Smith & Wesson stock offers a golden opportunity to buy before earnings. Image source:Getty Images.
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Up on Wall Street, most of financial America is still busy reporting fiscal results for the second quarter of 2016. In just two short weeks, though, firearms specialist Smith & Wesson (NASDAQ: SWHC) will leap into the apparent future, and tell us about its financial results for the first quarter of fiscal 2017.
What should investors expect, and is it safe to buy Smith & Wesson ahead of earnings?
Running numbers, not just running guns
There are any number of reasons for investors to be attracted to Smith & Wesson stock right now, not least the fact that it's an election year -- and that those always pose the risk of putting an anti-gun president in the White House, which could spook gun owners into loading up on guns before they get banned. There's also the recent FBI NICS background check data that so many have written about, which seems to confirm that a lot of folks are indeed loading up on guns.
If you ask me, though, the primary factor in deciding whether to buy Smith & Wesson stock today is the same thing I look at when deciding to buy any stock: Is it cheap, or is it not?
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So is Smith & Wesson stock cheap?
On the surface, it's an open question whether Smith & Wesson stock is, in fact, cheap enough to buy. Valued on its GAAP earnings, the stock sells for 17.8 times trailing profits. That's slightly more than the 16.9 P/E on rival Sturm, Ruger (NYSE: RGR) stock, but it's less than the average stock on the S&P 500 costs today. (At an average P/E of 25.3, the S&P is, in fact, 42% more expensive than S&W stock).
On the other hand, analysts polled by S&P Global Market Intelligence tell us that Smith & Wesson is only likely to grow its earnings at about 14% annually over the next five years. (With no analysts officially following Sturm, Ruger, it's hard to say what it's growth rate might be. In Ruger's case, we simply don't know). Weighed against its17.8 P/E ratio, though, we can say that Smith & Wesson stock is selling for a PEG ratio of 1.3, which suggests it's at least modestly overpriced. This remains true even factoring debt and cash into the picture, and even acknowledging that Smith & Wesson carries slightly more cash than debt on its balance sheet.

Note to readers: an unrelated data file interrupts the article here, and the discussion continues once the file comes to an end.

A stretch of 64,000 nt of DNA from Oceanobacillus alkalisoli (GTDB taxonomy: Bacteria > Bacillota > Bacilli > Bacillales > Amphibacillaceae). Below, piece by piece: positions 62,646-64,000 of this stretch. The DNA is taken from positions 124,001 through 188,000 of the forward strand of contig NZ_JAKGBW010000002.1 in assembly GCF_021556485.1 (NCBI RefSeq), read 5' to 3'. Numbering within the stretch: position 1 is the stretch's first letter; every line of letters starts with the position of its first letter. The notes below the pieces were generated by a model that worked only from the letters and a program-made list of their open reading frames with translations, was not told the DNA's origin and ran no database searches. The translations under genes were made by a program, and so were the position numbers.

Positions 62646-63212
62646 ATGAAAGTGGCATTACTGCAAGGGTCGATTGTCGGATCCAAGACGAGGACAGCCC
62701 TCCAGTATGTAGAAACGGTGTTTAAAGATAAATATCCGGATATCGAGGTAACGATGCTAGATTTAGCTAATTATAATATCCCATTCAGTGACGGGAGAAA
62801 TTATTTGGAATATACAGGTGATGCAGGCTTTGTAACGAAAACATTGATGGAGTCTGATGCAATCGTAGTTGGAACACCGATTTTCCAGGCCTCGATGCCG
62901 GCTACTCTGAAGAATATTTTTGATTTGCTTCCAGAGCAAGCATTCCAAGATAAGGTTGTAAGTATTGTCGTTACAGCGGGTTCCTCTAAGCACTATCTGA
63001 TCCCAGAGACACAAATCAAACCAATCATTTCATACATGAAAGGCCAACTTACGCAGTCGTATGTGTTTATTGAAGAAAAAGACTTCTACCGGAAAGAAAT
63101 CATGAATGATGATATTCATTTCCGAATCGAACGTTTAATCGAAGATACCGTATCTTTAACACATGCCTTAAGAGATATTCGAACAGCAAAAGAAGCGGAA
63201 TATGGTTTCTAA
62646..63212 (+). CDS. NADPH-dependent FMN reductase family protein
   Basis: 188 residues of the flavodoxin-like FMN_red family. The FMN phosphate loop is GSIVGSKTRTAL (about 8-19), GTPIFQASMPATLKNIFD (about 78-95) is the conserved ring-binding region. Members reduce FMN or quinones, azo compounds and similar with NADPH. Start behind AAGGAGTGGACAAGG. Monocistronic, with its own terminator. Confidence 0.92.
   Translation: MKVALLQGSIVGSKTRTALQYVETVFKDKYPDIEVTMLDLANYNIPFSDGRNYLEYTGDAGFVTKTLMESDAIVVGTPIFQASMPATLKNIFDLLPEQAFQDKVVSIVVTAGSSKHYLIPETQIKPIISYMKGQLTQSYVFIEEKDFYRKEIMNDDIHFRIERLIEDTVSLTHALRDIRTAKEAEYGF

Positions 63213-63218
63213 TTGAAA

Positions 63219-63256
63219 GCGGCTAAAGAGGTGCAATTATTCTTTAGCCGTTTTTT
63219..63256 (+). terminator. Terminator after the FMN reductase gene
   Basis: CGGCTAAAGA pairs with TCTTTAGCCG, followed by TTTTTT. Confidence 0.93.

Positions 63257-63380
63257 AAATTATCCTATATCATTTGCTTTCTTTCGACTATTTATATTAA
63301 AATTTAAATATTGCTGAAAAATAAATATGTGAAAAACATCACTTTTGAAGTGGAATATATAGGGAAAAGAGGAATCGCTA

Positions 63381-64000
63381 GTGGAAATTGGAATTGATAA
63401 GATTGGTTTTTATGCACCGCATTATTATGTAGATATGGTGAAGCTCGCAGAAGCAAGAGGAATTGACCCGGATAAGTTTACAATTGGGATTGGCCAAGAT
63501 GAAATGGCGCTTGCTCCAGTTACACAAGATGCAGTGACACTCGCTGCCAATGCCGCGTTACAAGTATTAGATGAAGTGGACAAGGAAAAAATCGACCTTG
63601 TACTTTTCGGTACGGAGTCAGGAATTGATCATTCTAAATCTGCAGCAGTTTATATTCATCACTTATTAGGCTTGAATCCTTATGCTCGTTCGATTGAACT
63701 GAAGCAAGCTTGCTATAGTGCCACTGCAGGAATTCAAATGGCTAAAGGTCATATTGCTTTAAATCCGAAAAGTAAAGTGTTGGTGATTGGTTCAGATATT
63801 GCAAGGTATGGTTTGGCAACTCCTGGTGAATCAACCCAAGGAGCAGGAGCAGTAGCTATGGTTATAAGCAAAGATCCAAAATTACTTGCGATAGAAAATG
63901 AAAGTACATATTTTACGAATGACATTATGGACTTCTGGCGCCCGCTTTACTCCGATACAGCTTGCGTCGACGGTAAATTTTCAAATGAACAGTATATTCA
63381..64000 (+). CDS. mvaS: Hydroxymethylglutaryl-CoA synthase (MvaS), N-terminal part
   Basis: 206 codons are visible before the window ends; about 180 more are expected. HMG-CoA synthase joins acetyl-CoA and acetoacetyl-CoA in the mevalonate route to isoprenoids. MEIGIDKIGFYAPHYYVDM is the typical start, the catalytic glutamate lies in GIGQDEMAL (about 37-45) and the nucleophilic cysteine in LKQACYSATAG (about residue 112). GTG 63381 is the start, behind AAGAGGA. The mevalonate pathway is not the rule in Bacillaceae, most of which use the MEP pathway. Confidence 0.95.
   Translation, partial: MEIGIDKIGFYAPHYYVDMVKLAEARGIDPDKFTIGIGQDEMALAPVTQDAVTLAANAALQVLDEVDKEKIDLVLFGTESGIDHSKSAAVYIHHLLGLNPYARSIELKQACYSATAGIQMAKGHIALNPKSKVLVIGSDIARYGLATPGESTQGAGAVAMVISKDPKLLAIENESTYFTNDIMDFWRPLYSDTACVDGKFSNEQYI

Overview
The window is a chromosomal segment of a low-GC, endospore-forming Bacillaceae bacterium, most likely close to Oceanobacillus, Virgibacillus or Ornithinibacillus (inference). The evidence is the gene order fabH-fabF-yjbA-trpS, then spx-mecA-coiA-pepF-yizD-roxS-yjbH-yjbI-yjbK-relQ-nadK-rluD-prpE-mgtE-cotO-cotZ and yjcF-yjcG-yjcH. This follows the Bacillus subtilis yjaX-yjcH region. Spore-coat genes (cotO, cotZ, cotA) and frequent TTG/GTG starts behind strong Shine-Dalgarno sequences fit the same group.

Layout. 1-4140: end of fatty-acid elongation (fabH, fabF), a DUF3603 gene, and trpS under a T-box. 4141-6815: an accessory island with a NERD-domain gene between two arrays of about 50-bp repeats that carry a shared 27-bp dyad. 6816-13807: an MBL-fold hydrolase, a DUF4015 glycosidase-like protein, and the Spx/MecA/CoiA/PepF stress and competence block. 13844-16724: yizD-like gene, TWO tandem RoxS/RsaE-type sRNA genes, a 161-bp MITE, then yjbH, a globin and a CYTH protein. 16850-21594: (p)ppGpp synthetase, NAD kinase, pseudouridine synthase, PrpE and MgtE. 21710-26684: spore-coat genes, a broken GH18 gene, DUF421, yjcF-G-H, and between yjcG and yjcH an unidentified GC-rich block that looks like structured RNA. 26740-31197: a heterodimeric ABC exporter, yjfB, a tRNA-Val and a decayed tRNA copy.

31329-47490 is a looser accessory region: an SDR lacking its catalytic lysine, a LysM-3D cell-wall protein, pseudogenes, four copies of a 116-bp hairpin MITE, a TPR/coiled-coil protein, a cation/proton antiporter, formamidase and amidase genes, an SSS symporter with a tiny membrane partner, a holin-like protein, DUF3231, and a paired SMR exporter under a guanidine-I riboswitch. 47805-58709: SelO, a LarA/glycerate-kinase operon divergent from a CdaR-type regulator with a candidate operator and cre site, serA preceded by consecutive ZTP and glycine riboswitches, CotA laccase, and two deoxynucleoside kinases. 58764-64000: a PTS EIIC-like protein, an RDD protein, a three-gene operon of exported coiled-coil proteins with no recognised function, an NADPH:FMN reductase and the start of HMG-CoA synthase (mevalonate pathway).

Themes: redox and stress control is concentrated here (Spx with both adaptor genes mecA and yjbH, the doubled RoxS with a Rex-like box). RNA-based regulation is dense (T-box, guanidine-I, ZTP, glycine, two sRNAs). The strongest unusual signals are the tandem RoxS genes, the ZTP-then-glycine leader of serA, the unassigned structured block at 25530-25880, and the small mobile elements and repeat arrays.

On the third hand, though (yes, in the case of Smith & Wesson, we're going to need at least three to get a handle on this stock), Smith & Wesson may be significantly more profitable than it at first appears. S&P Global data, you see, confirm that over the past 12 months, while Smith & Wesson reported only $94 million in GAAP profits, the company produced $138 million in positive free cash flow from its business. Viewed from this perspective, the gunsmith is about 47% more profitable -- and 47% cheaper -- than first meets the eye.
The Foolish bottom line
Valued on free cash flow, Smith & Wesson stock is selling for a price-to-FCF ratio of just 12.4, which, relative to an anticipated growth rate of 13.8%, suggests the stock is in fact still cheap enough to buy.
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Fool contributorRich Smithdoes not own shares of, nor is he short, any company named above. You can find him onMotley Fool CAPS, publicly pontificating under the handleTMFDitty, where he's currently ranked No. 301 out of more than 75,000 rated members.
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